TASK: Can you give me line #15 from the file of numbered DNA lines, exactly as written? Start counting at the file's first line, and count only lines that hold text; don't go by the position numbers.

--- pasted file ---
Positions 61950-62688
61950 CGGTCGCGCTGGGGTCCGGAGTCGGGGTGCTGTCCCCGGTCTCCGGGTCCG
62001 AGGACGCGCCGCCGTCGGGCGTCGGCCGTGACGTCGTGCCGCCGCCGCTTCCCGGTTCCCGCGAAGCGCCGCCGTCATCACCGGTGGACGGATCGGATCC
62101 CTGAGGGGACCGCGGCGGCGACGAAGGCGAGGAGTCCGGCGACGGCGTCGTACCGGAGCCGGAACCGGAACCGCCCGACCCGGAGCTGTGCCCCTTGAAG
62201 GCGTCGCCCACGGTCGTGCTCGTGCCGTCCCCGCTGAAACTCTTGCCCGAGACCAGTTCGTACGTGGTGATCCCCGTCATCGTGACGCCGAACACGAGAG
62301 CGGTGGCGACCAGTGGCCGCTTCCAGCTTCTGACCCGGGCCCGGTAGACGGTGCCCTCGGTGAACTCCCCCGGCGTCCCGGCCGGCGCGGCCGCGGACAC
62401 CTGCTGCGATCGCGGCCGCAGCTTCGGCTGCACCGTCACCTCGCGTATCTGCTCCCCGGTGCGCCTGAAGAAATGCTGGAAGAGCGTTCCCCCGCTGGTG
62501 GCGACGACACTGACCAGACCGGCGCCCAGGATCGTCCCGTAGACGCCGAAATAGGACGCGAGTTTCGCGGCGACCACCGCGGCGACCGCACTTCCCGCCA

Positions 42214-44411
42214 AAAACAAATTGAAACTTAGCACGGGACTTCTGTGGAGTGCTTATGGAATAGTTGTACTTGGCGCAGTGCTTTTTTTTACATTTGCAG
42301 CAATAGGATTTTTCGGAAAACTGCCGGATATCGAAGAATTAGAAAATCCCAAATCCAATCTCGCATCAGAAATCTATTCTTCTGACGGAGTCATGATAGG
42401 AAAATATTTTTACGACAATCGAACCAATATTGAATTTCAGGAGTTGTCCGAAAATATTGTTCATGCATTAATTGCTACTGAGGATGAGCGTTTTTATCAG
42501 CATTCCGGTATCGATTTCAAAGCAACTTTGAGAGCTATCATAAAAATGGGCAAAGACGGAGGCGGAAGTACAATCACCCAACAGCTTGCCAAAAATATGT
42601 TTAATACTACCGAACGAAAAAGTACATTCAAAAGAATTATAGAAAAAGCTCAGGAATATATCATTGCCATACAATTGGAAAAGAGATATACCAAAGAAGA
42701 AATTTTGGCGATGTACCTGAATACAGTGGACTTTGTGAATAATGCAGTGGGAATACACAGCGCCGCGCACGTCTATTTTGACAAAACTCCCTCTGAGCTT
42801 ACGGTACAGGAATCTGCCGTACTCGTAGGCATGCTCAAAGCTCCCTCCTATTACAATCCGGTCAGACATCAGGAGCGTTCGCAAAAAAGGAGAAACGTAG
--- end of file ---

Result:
42701 AATTTTGGCGATGTACCTGAATACAGTGGACTTTGTGAATAATGCAGTGGGAATACACAGCGCCGCGCACGTCTATTTTGACAAAACTCCCTCTGAGCTT